Friday, March 06, 2009
Rating the Trade Deadline
Senators' play no surprise
The stats are hard to ignore- following today’s 5-3 loss to the Montreal Canadiens on “Hockey Day In Canada”, the Ottawa Senators had a 22-27-4-5 record, good for 53 points and 11th place in the Eastern Conference and, despite a season-high five-game winning streak, the Senators remain 13 points behind the Buffalo Sabres for the eighth and final playoff spot in the Eastern Conference. With 24 games to play, Ottawa essentially needs 41 points (the equivalent of 20 wins and one overtime loss) to reach 93 points (the amount the Boston Bruins needed to nail the eighth playoff spot last season), meaning that playoff participation for a 13th consecutive season is highly unlikely. Many across the hockey universe- who, like The Score in their “Hockey Forecaster” (my favourite hockey preview book) predicted a return to prominence after the ’07-’08 disaster- were surprised at the Senators’ play this season, wondering how a team that displayed remarkably consistent excellence could bottom out so quickly.
Well, I was not one of those who were surprised.
Back in September, I wrote a preview for the NHL season, just like the rest of the hockey writers. Then, The Score thought Ottawa would finish third in the East, thinking that Ottawa’s signings of Jason Smith and Alex Auld would address their defensive and goaltending issues respectively. I, however, predicted that Ottawa would finish 11th in the East, exactly where they are now (that position is fluid- from 11th down I figured those teams are essentially interchangeable and they are). Then, I saw that the Senators ended the 2007-08 season playing like an expansion team and that was with their two offensive defencemen in Wade Redden and Andrei Meszaros. The Senators would lose both, Redden to free agency to the New York Rangers and Meszaros in a trade to the Tampa Bay Lightning), replacing them with Jason Smith (free agency from the Philadelphia Flyers) and Filip Kuba (from Tampa Bay for Meszaros). The rest of the team was essentially and the same and, considering that Smith doesn’t have an offensive pedigree and Kuba- despite having talent- has never been much of an offensive force- it meant that Ottawa’s sole offensive threats would be the “Big Three”, Dany Heatley, Jason Spezza and Daniel Alfredsson, displaying an eerie resemblance to the post-lockout Lightning (who only had Vincent Lecavalier, Brad Richards and Martin St. Louis as offensive threats). Not only that, but I saw that Auld, who, at best, could only be described as “above average” (like his tandem-mate Martin Gerber and the goaltender he replaced, Ray Emery), so Ottawa really wasn’t getting any better in net. So, if Ottawa could play like an expansion team with Redden and Meszaros and no elite goaltender, how would they play without him? Back in September, that was a no-brainer- out of the playoffs after 12 seasons, and with barely a whimper.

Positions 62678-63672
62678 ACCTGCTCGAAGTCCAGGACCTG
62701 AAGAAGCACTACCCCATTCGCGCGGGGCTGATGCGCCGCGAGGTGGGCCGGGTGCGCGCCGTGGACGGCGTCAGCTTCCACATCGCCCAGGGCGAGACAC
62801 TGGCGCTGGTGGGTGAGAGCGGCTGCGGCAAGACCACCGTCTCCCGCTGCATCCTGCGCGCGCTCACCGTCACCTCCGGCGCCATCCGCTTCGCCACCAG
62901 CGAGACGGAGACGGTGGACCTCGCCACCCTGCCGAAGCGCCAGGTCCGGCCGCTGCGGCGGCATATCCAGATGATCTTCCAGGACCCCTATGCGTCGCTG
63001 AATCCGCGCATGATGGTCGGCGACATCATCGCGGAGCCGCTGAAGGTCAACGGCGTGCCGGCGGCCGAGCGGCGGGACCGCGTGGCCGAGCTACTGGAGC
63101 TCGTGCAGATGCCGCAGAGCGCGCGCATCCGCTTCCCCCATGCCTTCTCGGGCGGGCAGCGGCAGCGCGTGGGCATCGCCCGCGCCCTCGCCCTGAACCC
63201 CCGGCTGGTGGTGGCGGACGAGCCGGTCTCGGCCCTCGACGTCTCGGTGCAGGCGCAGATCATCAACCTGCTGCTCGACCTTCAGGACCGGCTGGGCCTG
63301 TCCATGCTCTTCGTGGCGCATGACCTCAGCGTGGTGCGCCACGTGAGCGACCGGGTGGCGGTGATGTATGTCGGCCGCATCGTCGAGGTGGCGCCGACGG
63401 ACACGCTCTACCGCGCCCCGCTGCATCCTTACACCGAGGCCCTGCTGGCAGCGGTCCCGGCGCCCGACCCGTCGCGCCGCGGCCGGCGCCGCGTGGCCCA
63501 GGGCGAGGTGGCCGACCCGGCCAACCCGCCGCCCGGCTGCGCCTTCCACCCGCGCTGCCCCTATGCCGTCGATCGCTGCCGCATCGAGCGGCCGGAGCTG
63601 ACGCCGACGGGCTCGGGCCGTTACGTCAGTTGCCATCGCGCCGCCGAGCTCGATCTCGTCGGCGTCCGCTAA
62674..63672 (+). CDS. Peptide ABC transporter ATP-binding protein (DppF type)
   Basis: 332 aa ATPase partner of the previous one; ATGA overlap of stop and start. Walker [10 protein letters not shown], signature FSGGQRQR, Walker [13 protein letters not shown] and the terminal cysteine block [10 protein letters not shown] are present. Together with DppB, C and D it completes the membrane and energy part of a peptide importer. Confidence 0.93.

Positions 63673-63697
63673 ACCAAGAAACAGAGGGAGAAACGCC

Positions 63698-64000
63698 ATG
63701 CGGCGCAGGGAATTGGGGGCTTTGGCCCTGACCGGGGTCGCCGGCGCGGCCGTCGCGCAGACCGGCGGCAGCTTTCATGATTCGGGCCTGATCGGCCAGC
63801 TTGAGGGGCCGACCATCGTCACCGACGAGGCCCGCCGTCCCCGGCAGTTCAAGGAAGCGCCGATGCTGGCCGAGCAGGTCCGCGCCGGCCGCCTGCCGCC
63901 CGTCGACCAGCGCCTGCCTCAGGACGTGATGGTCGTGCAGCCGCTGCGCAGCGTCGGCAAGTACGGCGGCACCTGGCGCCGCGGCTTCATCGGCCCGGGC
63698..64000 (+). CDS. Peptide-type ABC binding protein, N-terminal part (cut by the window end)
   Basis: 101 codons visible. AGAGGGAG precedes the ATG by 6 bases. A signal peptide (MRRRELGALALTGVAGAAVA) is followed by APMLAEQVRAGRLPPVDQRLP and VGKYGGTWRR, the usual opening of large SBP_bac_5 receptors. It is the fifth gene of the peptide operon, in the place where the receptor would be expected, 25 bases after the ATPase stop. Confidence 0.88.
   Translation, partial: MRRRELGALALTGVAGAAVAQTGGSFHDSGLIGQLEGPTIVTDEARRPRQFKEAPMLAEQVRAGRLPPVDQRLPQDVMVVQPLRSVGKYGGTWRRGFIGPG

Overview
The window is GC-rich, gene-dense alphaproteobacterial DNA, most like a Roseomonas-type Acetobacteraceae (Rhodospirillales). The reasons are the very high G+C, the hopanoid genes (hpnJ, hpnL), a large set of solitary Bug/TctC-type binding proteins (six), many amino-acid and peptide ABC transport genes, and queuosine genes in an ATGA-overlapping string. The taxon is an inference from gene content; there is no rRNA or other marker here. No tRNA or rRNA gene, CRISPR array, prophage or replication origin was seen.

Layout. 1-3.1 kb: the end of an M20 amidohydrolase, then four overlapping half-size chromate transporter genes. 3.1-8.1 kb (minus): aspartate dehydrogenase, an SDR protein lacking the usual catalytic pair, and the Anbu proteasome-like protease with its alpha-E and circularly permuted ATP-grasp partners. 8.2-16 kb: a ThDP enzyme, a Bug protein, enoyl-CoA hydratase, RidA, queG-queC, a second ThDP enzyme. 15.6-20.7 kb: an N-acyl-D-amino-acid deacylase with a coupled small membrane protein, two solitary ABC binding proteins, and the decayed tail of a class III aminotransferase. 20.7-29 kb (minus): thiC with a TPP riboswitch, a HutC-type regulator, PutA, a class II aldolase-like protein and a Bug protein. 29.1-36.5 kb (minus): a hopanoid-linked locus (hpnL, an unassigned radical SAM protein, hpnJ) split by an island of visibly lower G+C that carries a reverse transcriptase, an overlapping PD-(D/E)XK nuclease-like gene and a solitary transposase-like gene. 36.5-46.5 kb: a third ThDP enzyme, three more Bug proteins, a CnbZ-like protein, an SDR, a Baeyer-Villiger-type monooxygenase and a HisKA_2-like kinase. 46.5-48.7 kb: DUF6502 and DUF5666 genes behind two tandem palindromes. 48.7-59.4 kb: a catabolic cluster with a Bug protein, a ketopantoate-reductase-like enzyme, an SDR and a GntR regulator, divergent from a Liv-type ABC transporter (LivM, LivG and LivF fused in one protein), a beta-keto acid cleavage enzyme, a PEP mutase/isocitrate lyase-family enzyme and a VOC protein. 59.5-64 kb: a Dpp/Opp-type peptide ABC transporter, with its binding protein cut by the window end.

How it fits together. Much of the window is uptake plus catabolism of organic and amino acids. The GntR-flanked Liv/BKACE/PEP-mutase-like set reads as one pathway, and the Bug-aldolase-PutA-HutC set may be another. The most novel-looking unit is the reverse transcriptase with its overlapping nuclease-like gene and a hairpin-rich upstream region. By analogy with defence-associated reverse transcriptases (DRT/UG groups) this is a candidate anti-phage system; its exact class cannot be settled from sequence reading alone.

I hate to say “I told you so”, but, “I told you so.” I’m beginning to like the sound of my own horn.
So how has my prediction played out? Let’s see, looking at the two keys to that prediction- a compressed offence and a lack of game-stealing goaltending.
Back when I wrote my preview, my assessment of Ottawa’s season was that they would feature a “compressed” offence, meaning that all their offence would come from its forward corps with nothing coming from the defence. This means that teams defending the Senators need to just collapse in front of the net, because they know that the Sens’ meagre defence corps won’t be a threat all night. Watching the Canadiens against the Senators, Montreal did precisely that, daring the Sens’ defencemen to beat them and they couldn’t. The only goal Ottawa managed in the third (down 5-2) was on a power play when the Canadiens’ defence was lazy and allowed a cross-crease pass- other than that, Montreal stayed in front of the net, preventing the Big Three from receiving any dangerous passes down low and allowing the Sens’ defencemen to simply miss the net. The loss against the Avalanche followed a similar refrain.
Of course, those are just two games and two games do not a season make. Looking at the statistics and you’ll see that is precisely how it is playing out. Of Ottawa’s 144 goals for following the game against Montreal, only 22 (15.3%) came from their defencemen. To put that in perspective, Washington Capitals defenceman Mike Green (who leads all NHL defencemen in goals) has that many all by himself. The closest player to Green on the Senators is youngster Alexandre Picard with six, followed by Chris Phillips with five. Chris Campoli, furthermore, comes from the inept New York Islanders with six goals of his own, automatically tying him for the lead in goals on the Senators. The story isn’t all terrible- Kuba has 27 assists and 28 points- but Kuba’s single goal means that he’s just been great at passing the puck, easy to do when you’re playing with the Big Three. Until Ottawa’s defencemen learn to score with greater consistency, teams are not going to respect the shot from the point.